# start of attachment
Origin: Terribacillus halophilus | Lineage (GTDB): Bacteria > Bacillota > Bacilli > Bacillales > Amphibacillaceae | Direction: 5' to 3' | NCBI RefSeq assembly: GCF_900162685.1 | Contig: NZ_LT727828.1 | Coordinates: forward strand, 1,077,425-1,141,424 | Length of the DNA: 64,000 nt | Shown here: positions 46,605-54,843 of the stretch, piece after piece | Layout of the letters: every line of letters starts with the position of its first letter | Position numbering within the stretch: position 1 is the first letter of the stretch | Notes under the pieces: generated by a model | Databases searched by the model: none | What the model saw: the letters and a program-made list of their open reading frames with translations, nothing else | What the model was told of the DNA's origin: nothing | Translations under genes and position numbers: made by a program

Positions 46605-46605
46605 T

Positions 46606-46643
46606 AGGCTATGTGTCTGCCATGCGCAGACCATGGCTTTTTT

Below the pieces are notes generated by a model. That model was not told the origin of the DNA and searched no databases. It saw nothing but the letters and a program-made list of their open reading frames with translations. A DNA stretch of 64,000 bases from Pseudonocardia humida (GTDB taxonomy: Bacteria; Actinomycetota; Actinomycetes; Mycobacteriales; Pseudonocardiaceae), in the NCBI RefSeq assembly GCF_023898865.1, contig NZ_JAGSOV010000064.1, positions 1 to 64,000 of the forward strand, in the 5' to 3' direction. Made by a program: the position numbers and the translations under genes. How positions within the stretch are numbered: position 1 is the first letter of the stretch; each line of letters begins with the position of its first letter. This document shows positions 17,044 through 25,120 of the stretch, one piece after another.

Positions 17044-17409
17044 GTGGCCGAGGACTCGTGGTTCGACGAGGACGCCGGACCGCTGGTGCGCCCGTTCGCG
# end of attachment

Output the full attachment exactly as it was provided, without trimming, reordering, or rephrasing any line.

Origin: Terribacillus halophilus | Lineage (GTDB): Bacteria > Bacillota > Bacilli > Bacillales > Amphibacillaceae | Direction: 5' to 3' | NCBI RefSeq assembly: GCF_900162685.1 | Contig: NZ_LT727828.1 | Coordinates: forward strand, 1,077,425-1,141,424 | Length of the DNA: 64,000 nt | Shown here: positions 46,605-54,843 of the stretch, piece after piece | Layout of the letters: every line of letters starts with the position of its first letter | Position numbering within the stretch: position 1 is the first letter of the stretch | Notes under the pieces: generated by a model | Databases searched by the model: none | What the model saw: the letters and a program-made list of their open reading frames with translations, nothing else | What the model was told of the DNA's origin: nothing | Translations under genes and position numbers: made by a program

Positions 46605-46605
46605 T

Positions 46606-46643
46606 AGGCTATGTGTCTGCCATGCGCAGACCATGGCTTTTTT

Below the pieces are notes generated by a model. That model was not told the origin of the DNA and searched no databases. It saw nothing but the letters and a program-made list of their open reading frames with translations. A DNA stretch of 64,000 bases from Pseudonocardia humida (GTDB taxonomy: Bacteria; Actinomycetota; Actinomycetes; Mycobacteriales; Pseudonocardiaceae), in the NCBI RefSeq assembly GCF_023898865.1, contig NZ_JAGSOV010000064.1, positions 1 to 64,000 of the forward strand, in the 5' to 3' direction. Made by a program: the position numbers and the translations under genes. How positions within the stretch are numbered: position 1 is the first letter of the stretch; each line of letters begins with the position of its first letter. This document shows positions 17,044 through 25,120 of the stretch, one piece after another.

Positions 17044-17409
17044 GTGGCCGAGGACTCGTGGTTCGACGAGGACGCCGGACCGCTGGTGCGCCCGTTCGCG